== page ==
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where does the new Date() get its formate? RRS feed

  • Question

  • User2102072086 posted

    hi,

        when i type new Date() it shows 

    Thu Aug 27 2020 14:00:00 GMT+1400 (Line Islands Time)

    I want to know where does it get the above formte?

    Wednesday, August 26, 2020 12:20 PM

Answers

All replies

  • User475983607 posted

        when i type new Date() it shows 

    Thu Aug 27 2020 14:00:00 GMT+1400 (Line Islands Time)

    I want to know where does it get the above formte?

    When you first get a new PC and turn it on, the setup program asks a bunch of questions like your timezone, preferred language, local etc.  This is were the format originates.  The actual format on the screen is simply how JavaScript displays a default date depending on the OS configuration.

    Language reference

    https://developer.mozilla.org/en-US/docs/Web/JavaScript/Reference/Global_Objects/Date

    Wednesday, August 26, 2020 12:51 PM
  • User-474980206 posted

    Here is the spec

    https://tc39.es/ecma402/#datetimeformat-objects

    • Marked as answer by Anonymous Thursday, October 7, 2021 12:00 AM
    Wednesday, August 26, 2020 3:00 PM
  • User2102072086 posted

    NO the formate is not affected by computer settings,

    it only picks the date time zone form computer.

    for ex I changed the log formate in the computer Thu 27 Aug 2020 but it did not change.

    somebody writes "new Date() produces an object, a new instance of the Date JavaScript class. It contains the current date and time stored in some internal format (read the documentation for details)."

    Thursday, August 27, 2020 3:10 AM
  • User303363814 posted

    A javascript Date does not have a format.  From https://developer.mozilla.org/en-US/docs/Web/JavaScript/Reference/Global_Objects/Date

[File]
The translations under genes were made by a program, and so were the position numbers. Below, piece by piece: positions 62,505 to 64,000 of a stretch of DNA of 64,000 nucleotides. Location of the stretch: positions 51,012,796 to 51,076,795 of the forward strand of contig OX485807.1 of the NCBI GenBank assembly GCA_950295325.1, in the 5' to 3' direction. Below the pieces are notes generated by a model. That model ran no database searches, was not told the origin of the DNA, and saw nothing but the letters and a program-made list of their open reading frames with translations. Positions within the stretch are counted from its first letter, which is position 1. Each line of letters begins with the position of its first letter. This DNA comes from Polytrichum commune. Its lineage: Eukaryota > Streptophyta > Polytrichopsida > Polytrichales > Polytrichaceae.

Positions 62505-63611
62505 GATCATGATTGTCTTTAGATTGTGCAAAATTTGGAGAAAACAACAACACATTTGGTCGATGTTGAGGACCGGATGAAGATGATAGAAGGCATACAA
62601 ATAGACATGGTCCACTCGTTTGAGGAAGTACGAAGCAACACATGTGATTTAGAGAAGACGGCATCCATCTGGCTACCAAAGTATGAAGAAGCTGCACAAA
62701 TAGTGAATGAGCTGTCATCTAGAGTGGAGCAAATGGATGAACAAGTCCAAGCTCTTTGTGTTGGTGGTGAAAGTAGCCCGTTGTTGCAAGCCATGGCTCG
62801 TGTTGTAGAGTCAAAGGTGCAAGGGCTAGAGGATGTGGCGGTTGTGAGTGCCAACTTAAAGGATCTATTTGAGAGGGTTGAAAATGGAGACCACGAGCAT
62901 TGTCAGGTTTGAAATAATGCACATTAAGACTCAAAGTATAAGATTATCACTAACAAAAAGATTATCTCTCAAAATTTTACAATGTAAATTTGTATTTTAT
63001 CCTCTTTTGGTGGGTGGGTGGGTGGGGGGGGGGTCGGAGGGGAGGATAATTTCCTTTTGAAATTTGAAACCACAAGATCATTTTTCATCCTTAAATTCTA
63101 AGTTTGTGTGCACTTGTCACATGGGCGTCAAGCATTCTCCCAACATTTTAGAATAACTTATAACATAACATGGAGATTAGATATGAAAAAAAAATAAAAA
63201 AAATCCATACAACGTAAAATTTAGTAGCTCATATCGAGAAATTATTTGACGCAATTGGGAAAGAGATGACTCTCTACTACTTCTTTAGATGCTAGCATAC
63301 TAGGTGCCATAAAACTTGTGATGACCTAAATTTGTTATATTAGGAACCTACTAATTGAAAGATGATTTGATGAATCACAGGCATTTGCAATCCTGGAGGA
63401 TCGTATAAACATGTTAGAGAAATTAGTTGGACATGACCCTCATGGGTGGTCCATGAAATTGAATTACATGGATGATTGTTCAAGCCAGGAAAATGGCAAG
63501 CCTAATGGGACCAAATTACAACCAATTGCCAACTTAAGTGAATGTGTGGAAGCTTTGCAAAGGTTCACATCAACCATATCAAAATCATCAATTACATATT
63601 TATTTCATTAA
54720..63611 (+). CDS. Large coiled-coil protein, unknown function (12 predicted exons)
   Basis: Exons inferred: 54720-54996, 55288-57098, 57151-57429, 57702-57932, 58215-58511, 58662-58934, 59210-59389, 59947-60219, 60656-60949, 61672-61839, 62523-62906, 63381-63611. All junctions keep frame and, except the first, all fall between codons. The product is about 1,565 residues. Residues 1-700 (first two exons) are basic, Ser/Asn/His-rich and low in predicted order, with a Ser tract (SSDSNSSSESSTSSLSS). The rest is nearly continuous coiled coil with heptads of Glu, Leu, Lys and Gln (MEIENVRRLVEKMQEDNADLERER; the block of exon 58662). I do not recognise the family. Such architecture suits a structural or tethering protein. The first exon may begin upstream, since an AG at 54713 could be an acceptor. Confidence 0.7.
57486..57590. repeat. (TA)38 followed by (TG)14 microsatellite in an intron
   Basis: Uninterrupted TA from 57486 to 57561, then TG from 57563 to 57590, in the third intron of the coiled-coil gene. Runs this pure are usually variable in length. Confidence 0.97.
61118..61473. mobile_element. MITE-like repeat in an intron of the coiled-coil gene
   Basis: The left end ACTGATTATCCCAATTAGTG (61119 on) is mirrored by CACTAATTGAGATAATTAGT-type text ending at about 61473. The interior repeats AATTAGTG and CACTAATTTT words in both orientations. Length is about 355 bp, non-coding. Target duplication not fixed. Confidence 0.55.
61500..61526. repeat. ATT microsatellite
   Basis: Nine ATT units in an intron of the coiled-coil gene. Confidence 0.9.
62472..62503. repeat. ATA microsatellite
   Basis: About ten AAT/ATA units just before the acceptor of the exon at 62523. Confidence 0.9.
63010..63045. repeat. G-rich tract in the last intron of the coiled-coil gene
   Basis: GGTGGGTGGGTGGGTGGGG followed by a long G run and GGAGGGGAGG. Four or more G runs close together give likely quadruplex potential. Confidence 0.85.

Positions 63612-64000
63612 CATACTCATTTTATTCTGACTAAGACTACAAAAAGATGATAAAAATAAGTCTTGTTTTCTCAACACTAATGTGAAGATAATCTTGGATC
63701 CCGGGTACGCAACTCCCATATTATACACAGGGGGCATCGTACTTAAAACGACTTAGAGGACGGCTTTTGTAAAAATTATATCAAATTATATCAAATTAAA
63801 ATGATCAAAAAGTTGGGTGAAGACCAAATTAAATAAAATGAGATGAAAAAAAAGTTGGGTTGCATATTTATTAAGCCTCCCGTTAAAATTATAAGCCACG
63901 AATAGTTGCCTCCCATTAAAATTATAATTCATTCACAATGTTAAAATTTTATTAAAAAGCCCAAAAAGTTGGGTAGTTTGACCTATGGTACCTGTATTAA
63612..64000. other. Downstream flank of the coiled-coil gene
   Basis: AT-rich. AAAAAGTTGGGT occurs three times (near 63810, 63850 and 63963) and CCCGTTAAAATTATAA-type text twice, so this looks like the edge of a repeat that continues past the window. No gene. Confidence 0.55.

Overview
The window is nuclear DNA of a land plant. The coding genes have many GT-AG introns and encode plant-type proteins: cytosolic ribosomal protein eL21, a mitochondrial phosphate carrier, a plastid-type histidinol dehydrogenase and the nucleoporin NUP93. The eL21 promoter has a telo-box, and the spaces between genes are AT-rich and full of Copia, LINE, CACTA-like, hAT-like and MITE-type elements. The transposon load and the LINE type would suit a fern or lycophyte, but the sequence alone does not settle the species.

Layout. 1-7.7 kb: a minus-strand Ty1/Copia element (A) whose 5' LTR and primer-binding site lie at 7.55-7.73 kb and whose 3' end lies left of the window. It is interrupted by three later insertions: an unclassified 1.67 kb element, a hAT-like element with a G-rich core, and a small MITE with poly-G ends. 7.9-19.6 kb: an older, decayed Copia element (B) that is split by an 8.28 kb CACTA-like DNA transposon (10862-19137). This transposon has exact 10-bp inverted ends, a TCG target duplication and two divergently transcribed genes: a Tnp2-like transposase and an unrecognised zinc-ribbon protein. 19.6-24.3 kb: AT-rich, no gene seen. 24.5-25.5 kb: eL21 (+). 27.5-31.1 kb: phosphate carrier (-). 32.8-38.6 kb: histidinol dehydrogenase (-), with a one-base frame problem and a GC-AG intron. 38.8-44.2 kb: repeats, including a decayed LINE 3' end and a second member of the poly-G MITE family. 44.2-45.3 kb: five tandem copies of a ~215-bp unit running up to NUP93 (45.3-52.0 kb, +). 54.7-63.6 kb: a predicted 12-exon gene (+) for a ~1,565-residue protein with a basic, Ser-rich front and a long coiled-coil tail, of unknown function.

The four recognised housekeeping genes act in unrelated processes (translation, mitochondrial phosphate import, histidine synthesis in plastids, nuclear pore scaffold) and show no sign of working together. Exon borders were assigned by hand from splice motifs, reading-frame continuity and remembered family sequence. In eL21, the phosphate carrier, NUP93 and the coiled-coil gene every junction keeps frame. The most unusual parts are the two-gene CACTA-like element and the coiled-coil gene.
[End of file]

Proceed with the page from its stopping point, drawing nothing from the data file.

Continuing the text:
Date objects contain a Number that represents milliseconds since 1 January 1970 UTC.

    So, a Date is a number, normally stored in binary.  There is no format.  Have a look at the .valueOf() method which returns the primitive value.  A few moments ago new Date().valueOf() returned 1598499382572.

    If you convert the Date to a string then you can take control of the formatiing in a number of ways.  Check out the documentation at the reference above.

    Thursday, August 27, 2020 3:38 AM
  • User475983607 posted

    NO the formate is not affected by computer settings,

    it only picks the date time zone form computer.

    for ex I changed the log formate in the computer Thu 27 Aug 2020 but it did not change.

    somebody writes "new Date() produces an object, a new instance of the Date JavaScript class. It contains the current date and time stored in some internal format (read the documentation for details)."

    You misunderstand my post.  JavaScript gets the date from the system clock.  The system click is based on the local and timezone.

    Thursday, August 27, 2020 10:48 AM
  • User753101303 posted

    Hi,

    See https://developer.mozilla.org/en-US/docs/Web/JavaScript/Reference/Global_Objects/Date/toString (in  short this is a now a specification though you could have another string with older browsers)

    Make sure to make the difference between the actual value stored and how it is shown when you are trying to observe this value.

    Maybe ask a more direct question. Are you trying to show this value according to some country convention? For example you have https://developer.mozilla.org/en-US/docs/Web/JavaScript/Reference/Global_Objects/Intl/DateTimeFormat/DateTimeFormat (which shows the same value depending on distinct country convention).

    Thursday, August 27, 2020 1:26 PM
  • User-474980206 posted

    rajemessage

    NO the formate is not affected by computer settings,

    it only picks the date time zone form computer.

    for ex I changed the log formate in the computer Thu 27 Aug 2020 but it did not change.

    somebody writes "new Date() produces an object, a new instance of the Date JavaScript class. It contains the current date and time stored in some internal format (read the documentation for details)."


    javascript uses the browser culture which effects the spelling of the months and days of week.This may not match the o/s

    Thursday, August 27, 2020 8:25 PM